Fans of the new Showtime series “Yellowjackets” know that the series is all about secrets: those the characters hide from the world and those the writers reveal to viewers.
How exactly did the teenage girls on a suburban college football team survive 19 months in the wild after a plane crash? What kind of emotional and physical scars has this left on the women they are today? What are these haunting symbols they get in the mail? And is Misty the best character or is she the better personage?
As the series gears up for its penultimate episode and we begin to get answers, there is sure to be a big question that will be addressed. When the girls ran out of food, what – or Who – did they eat to stay alive?
While waiting for an answer, here are some real-life cannibalism stories that will answer the age-old question, what do serial killers, American settlers, and rugby players have in common?
Cannibalism. The answer is cannibalism.
1. Albert Fish
Albert Fish, also known as The Gray Man and the Brooklyn Vampire, was born in Washington, DC in 1870. He spent most of his childhood in an orphanage where he endured years of abuse. In 1910, he cut a young man’s penis, gave him $ 10 and ran away. Soon after, Fish began to self-harm. He inserted needles into his pelvic area and hit himself with a studded paddle.
In 1919, Fish reportedly began kidnapping and torturing children with intellectual disabilities, and in 1928, he allegedly murdered 10-year-old Grace Budd. Six years later, he sent Budd’s mother a letter detailing the crime, even writing that “It took me 9 days to eat his whole body.” Fish was captured and confessed, and while linked to five homicides, he admitted only three. In 1934 he was convicted of killing Budd and executed by the electric chair in 1936.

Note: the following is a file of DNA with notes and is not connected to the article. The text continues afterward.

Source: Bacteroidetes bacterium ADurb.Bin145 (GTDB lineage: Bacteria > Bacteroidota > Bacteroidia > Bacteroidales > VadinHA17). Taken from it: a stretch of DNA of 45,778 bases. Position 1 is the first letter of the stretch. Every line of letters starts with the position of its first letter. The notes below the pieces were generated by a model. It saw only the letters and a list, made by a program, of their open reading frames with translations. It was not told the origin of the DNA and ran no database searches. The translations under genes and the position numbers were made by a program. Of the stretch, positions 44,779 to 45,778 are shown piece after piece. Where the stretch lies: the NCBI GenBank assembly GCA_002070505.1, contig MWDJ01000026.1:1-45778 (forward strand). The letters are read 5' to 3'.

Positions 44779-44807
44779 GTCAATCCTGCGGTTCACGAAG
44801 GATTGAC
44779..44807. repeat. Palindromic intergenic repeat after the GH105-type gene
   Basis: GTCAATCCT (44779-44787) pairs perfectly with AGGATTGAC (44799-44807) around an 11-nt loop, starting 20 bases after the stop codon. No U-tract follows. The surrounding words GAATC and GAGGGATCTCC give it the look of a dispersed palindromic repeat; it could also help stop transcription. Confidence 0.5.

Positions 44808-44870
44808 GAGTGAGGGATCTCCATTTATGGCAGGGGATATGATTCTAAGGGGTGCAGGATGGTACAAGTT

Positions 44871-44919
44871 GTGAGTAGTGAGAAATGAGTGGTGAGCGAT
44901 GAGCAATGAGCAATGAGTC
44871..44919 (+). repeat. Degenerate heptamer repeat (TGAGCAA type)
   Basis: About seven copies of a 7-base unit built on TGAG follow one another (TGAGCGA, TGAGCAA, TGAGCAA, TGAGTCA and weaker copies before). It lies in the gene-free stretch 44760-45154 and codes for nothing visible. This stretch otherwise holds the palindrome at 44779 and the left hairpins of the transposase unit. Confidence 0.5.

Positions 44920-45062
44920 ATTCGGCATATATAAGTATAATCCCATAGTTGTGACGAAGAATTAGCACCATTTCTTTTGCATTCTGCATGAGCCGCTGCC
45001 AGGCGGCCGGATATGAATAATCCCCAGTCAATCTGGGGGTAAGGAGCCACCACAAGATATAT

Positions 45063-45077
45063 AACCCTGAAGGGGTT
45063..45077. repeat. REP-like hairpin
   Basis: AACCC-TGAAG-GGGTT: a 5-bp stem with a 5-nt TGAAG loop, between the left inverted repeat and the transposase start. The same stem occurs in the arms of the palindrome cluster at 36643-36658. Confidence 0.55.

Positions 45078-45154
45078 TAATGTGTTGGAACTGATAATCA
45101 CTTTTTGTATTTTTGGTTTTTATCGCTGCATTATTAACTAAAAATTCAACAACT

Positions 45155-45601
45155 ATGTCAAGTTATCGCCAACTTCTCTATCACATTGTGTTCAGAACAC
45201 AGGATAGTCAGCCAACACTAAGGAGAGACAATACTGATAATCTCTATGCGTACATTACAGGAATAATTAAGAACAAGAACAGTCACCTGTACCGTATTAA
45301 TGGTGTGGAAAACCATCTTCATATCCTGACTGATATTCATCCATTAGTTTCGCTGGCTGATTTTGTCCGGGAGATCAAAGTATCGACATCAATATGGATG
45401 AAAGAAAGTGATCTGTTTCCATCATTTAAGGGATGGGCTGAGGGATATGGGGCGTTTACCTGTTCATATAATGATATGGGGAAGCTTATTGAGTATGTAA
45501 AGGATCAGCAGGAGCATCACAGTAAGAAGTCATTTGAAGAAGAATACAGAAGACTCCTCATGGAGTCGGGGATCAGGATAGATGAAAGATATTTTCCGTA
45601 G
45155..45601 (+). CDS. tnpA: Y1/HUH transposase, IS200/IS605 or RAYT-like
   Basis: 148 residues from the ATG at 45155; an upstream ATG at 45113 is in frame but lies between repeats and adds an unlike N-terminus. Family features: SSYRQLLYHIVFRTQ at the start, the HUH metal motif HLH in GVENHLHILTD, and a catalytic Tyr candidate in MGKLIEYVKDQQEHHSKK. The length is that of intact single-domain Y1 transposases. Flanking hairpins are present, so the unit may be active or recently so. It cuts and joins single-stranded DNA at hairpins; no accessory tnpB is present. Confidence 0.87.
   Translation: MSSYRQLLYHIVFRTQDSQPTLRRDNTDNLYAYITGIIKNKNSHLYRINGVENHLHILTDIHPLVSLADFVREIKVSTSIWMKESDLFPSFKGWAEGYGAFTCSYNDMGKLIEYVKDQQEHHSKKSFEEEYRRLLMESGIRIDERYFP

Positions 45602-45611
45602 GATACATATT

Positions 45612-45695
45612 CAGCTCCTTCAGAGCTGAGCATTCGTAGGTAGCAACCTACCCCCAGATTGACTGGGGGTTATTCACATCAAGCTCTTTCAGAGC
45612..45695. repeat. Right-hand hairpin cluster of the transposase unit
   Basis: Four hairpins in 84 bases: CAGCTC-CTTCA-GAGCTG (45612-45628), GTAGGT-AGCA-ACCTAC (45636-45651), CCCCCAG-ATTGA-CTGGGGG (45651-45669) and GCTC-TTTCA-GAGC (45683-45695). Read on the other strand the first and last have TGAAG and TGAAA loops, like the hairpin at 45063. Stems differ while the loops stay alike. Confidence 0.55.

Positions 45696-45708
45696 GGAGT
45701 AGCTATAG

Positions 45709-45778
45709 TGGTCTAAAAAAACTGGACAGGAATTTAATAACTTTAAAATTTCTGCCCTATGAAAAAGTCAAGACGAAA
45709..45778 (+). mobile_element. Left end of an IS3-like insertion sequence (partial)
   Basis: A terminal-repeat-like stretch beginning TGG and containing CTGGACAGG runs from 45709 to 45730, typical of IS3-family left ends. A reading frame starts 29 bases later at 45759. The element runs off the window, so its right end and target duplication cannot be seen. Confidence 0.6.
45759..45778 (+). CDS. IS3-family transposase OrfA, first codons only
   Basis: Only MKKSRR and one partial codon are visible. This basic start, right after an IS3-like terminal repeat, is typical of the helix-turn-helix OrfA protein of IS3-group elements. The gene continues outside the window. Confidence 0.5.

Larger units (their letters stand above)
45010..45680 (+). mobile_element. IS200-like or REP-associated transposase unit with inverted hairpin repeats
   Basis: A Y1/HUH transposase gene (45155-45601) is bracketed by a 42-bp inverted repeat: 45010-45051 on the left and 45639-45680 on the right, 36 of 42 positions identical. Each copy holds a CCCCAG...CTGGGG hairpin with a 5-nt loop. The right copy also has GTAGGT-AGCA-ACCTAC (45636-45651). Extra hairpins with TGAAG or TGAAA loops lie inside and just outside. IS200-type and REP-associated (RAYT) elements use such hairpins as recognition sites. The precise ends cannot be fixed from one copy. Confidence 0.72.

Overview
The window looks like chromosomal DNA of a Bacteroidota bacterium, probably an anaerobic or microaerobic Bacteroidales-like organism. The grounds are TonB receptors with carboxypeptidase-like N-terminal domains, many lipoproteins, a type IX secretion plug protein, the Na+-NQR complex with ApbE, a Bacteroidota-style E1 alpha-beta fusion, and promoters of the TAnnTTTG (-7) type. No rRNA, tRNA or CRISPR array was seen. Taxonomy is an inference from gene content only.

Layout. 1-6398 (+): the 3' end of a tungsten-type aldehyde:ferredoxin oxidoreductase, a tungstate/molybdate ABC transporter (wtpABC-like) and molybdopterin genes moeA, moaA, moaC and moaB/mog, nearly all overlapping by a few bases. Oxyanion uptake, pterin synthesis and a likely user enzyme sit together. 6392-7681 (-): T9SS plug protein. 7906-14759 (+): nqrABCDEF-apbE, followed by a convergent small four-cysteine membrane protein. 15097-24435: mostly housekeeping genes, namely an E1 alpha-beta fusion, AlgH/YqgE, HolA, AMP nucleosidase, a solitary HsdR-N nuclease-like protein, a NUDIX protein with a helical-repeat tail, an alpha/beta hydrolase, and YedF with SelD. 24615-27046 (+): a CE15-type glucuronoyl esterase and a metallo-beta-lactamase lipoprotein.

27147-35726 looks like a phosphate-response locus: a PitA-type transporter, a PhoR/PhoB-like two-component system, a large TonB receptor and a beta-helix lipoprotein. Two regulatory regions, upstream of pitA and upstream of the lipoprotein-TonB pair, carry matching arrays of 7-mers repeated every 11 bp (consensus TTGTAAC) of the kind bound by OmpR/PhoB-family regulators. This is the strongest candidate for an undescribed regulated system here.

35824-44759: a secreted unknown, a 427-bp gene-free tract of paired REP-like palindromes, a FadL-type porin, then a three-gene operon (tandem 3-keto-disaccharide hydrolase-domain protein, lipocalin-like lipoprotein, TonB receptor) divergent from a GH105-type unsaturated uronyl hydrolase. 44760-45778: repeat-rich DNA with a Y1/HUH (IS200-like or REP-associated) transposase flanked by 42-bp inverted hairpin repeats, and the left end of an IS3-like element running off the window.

2. The tragedy of the whaling ship Essex
Essex was a whaler who left Nantucket, Massachusetts in 1820 to hunt sperm whales in the South Pacific Ocean. Unfortunately, for the 20-person crew, it was the whales that took the upper hand, when one attacked and sank the ship. With most of their provisions soaked in salt water, the men didn’t last long before they began to eat the corpses of teammates. When they ran out of corpses, the men cast lots to determine who would be sacrificed. Eighteen-year-old Owen Coffin pulled the short straw, was shot and eaten. The eight remaining survivors of the Whaleship Essex were rescued in April 1821.
Upon their return to Nantucket, two of these survivors wrote down accounts of the sinking. These works inspired a young Herman Melville to write his novel about human pride and a great white whale named Moby dick in 1851.
3. Luka Magnotta
Luka Magnotta, born Eric Clinton Newman, became a household name with the release of the Netflix documentary “Don’t F * ck With Cats”. At 21, Magnotta was working as an escort who also allegedly scammed an intellectual disabled woman for $ 10,000, according to a precedent Oxygen.com report. Obsessed with self-image, Magnotta has undergone numerous plastic surgeries and sought fame on YouTube, creating videos of himself torturing and killing animals, including kittens.